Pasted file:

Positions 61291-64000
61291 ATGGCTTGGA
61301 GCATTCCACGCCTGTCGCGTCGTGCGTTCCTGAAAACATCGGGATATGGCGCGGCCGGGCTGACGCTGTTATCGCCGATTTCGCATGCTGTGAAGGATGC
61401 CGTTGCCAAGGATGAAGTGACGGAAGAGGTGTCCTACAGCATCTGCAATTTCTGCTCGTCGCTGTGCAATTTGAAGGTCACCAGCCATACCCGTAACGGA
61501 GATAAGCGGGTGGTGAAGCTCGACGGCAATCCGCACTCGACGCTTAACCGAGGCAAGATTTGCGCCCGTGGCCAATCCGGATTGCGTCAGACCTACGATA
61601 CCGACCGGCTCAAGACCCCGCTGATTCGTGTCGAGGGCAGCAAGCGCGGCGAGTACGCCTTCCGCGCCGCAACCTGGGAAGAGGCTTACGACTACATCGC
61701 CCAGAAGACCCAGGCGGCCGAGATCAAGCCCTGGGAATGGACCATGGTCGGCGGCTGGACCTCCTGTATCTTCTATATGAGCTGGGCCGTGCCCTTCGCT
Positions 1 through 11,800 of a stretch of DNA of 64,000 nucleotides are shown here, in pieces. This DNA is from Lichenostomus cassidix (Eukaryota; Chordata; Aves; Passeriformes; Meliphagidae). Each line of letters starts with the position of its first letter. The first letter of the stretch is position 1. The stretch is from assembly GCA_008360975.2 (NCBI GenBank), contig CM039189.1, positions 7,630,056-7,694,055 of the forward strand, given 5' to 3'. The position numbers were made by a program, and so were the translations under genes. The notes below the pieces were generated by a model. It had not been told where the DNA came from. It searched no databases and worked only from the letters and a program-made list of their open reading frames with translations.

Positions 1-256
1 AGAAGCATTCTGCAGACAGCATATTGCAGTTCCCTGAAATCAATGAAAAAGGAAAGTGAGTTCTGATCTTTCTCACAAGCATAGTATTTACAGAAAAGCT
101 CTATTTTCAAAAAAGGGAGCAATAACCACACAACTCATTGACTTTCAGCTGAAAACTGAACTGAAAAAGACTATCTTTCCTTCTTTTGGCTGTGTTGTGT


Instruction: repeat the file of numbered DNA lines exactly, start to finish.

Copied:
Positions 61291-64000
61291 ATGGCTTGGA
61301 GCATTCCACGCCTGTCGCGTCGTGCGTTCCTGAAAACATCGGGATATGGCGCGGCCGGGCTGACGCTGTTATCGCCGATTTCGCATGCTGTGAAGGATGC
61401 CGTTGCCAAGGATGAAGTGACGGAAGAGGTGTCCTACAGCATCTGCAATTTCTGCTCGTCGCTGTGCAATTTGAAGGTCACCAGCCATACCCGTAACGGA
61501 GATAAGCGGGTGGTGAAGCTCGACGGCAATCCGCACTCGACGCTTAACCGAGGCAAGATTTGCGCCCGTGGCCAATCCGGATTGCGTCAGACCTACGATA
61601 CCGACCGGCTCAAGACCCCGCTGATTCGTGTCGAGGGCAGCAAGCGCGGCGAGTACGCCTTCCGCGCCGCAACCTGGGAAGAGGCTTACGACTACATCGC
61701 CCAGAAGACCCAGGCGGCCGAGATCAAGCCCTGGGAATGGACCATGGTCGGCGGCTGGACCTCCTGTATCTTCTATATGAGCTGGGCCGTGCCCTTCGCT
Positions 1 through 11,800 of a stretch of DNA of 64,000 nucleotides are shown here, in pieces. This DNA is from Lichenostomus cassidix (Eukaryota; Chordata; Aves; Passeriformes; Meliphagidae). Each line of letters starts with the position of its first letter. The first letter of the stretch is position 1. The stretch is from assembly GCA_008360975.2 (NCBI GenBank), contig CM039189.1, positions 7,630,056-7,694,055 of the forward strand, given 5' to 3'. The position numbers were made by a program, and so were the translations under genes. The notes below the pieces were generated by a model. It had not been told where the DNA came from. It searched no databases and worked only from the letters and a program-made list of their open reading frames with translations.

Positions 1-256
1 AGAAGCATTCTGCAGACAGCATATTGCAGTTCCCTGAAATCAATGAAAAAGGAAAGTGAGTTCTGATCTTTCTCACAAGCATAGTATTTACAGAAAAGCT
101 CTATTTTCAAAAAAGGGAGCAATAACCACACAACTCATTGACTTTCAGCTGAAAACTGAACTGAAAAAGACTATCTTTCCTTCTTTTGGCTGTGTTGTGT